New kids on the block

It would be easy to assume that with so many established chocolate makers in Western New York, new purveyors would have a difficult time earning their share of the chocolate pie. The key to their survival, say old and new chocolatiers alike, is the fact that the newbies are all doing something totally different than the legacy shops.

“We don’t make sponge candy — Fowler’s and others crush that market,” says newcomer Dark Forest Chocolate co-owner Joanne Sundell. “Each of us sort of has their own thing, and we can all live harmoniously together.”

The range of chocolate that’s now available locally is enough to melt the hearts of chocolate lovers. In the Elmwood Village, Thinking Elvish Fantasy Chocolates wizards up confections with names like Immortality of the Elves (organic cocoa butter infused with coconut flesh). Chocologo crafts custom, small-batch chocolates and packaging for corporate gifts and party favors, and operates a small storefront on Broadway in downtown Buffalo. Dark Forest in Lancaster is the region’s only bean-to-bar chocolate maker, sourcing small harvests of fair trade cocoa beans from places like Belize and Madagascar to make premium chocolate bars right in the shop. Oh Pour L’amour Du Chocolat specializes in French truffles, served from glass cases in a 1920s Parisian-inspired boutique shop on Main Street in Williamsville. Blue Table Chocolates and Whimsy Confections, both in downtown Buffalo, craft truffles filled with intoxicatingly creative flavor combinations and hand-finished with colorful lacquered tops reminiscent of tiny paintings.

Mike Wahl, whose family started Wahl’s Chocolates in 1938 from their dining room, says there’s a common thread among Buffalo chocolate makers — whether they’re one year old or 100 — that endears their confections to their customers and ensures their survival.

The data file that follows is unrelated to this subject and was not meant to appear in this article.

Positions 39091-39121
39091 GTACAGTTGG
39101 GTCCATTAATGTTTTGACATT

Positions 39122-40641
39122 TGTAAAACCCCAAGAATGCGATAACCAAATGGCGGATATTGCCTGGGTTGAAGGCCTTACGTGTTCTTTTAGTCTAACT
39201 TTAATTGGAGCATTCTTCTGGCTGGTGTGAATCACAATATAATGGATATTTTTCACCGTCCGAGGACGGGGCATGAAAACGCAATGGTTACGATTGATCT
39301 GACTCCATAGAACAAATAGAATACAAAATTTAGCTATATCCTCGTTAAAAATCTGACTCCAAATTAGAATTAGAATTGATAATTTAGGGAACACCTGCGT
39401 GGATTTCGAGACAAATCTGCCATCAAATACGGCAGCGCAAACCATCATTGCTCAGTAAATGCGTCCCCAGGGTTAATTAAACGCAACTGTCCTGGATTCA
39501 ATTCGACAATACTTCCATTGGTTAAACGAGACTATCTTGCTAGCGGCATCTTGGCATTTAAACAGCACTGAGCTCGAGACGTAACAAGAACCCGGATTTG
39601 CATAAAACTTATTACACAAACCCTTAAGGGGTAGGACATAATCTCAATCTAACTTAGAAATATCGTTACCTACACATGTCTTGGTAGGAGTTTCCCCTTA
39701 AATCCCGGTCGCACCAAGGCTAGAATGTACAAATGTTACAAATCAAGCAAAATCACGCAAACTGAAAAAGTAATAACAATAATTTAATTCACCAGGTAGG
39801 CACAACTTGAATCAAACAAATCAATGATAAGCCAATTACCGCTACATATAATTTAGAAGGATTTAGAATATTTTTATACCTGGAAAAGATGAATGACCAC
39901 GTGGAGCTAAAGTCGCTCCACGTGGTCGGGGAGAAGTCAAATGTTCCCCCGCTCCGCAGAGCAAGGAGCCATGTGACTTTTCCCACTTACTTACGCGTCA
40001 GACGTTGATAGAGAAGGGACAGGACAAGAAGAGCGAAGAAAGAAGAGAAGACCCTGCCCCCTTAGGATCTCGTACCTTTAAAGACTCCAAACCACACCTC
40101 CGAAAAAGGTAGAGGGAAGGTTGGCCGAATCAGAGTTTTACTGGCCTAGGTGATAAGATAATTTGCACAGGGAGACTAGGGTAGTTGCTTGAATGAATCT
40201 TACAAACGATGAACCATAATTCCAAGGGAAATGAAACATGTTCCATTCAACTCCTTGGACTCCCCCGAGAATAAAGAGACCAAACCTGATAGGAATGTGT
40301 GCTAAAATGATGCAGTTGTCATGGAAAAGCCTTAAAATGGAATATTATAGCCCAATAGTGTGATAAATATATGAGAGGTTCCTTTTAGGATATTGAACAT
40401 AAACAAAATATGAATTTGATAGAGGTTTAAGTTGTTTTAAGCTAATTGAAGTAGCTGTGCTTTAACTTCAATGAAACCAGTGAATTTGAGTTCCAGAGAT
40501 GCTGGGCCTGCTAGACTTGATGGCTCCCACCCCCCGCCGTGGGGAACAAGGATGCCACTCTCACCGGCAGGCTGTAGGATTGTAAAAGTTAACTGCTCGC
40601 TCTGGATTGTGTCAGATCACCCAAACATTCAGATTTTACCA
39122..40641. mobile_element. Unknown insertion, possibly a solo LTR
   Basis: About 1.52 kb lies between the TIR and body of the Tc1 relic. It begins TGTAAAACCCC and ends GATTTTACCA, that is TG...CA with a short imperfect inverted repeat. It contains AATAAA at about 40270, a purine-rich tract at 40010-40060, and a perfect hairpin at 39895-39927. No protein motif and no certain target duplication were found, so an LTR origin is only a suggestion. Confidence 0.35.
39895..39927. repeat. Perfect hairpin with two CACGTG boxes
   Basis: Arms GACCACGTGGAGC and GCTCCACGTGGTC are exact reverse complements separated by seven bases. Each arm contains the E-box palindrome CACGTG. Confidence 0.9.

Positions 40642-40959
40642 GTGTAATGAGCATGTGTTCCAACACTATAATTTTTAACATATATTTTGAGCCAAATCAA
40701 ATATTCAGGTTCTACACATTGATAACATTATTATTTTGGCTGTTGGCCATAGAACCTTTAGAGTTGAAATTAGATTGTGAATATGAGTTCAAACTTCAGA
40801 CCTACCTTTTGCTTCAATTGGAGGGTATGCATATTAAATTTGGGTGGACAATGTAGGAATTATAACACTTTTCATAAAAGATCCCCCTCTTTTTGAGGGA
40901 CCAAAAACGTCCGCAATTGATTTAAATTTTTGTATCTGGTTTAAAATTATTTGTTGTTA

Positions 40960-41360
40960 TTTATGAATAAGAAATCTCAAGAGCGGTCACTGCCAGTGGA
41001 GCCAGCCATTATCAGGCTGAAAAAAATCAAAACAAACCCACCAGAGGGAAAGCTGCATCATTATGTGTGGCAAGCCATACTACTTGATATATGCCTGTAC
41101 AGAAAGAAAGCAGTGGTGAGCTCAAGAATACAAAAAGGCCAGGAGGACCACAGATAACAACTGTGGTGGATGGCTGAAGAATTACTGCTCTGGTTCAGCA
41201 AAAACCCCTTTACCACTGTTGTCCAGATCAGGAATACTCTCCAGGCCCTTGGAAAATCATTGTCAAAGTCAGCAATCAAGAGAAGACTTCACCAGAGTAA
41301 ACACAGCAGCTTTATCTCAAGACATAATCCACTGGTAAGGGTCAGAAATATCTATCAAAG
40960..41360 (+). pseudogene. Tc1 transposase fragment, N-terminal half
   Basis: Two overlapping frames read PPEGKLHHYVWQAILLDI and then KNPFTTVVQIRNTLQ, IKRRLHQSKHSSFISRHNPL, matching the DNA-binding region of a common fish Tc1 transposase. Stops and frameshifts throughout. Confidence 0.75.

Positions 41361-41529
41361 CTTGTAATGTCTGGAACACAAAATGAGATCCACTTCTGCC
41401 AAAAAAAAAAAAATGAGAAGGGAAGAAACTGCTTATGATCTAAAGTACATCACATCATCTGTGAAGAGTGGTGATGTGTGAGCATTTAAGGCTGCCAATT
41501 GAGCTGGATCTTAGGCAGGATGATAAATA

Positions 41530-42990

“The new ones are starting like my grandparents did — they have a knack, and they’re specializing in what they know.”

The skinny on sponge

Sponge candy, a distinctly Western New York treasure, is a chocolate-covered, crunchy cloud cube that melts into caramel sugar on the tongue. All the legendary local chocolate makers have their own secret recipes, and many claim theirs to be the best. Some say sponge emigrated from Ohio, others swear it’s a Buffalo-born novelty. But there’s one point that nearly all local candy makers agree on.

“No one can say for sure who invented sponge candy, or when exactly it was invented,” says Jim Watson. “Nobody knows. And if they say they know, they’d be hard pressed to prove it.”

QVC Sensation

Landies Candies has been making chocolate in Buffalo for more than 30 years. Their chocolate-dipped cheesecake and strawberries have both won “best dessert” and “best overall item” numerous times at the Taste of Buffalo, and many people swear by their sponge candy. But the company’s sweetest success has been sales on QVC.

Landies offers 54 varieties of Signature Stuffed Pretzels, which are Snyder pretzels stuffed with fillings like truffle, marshmallow, and caramel, then dipped in chocolate and sprinkled with chopped nuts, coconut, candy and more. They’re all made and packaged on the third floor of the Tri-Main Center on Main Street in Buffalo, which also houses a retail shop that’s open to the public.

A few years ago, Landies had been ramping up production to become Paula Dean’s premier chocolatier. When the southern star fell from grace, Landies was almost stuck with an abundance of sweets. But in a stroke of perfect timing, QVC approached the candy maker to see if they wanted to sell treats on television.

The first time they went on air, they sold 10,000 boxes in 10 minutes. They finished 2016 at the top of the QVC sales charts, just behind Disney’s Frozen merchandise. During the holiday season last year, UPS had to bring in more planes to get the pretzels shipped in time.

All of this has meant huge growth for the once-small family business. Landies was named to Business First’s list of top 50 fastest growing companies in Western New York for three years in a row, who also deemed the company Small Business of the Year in 2015. With a 21 percent increase in the last three years, they were the 37th fastest growing company in WNY last year and are on track to continue growing.

“Our roots and heart are here in Buffalo,” says Mark Lazzara, government and public relations coordinator for Landies. “But the true success of Landies Candies has been the national attention.”


Photo by Dave Jarosz

Leave a Reply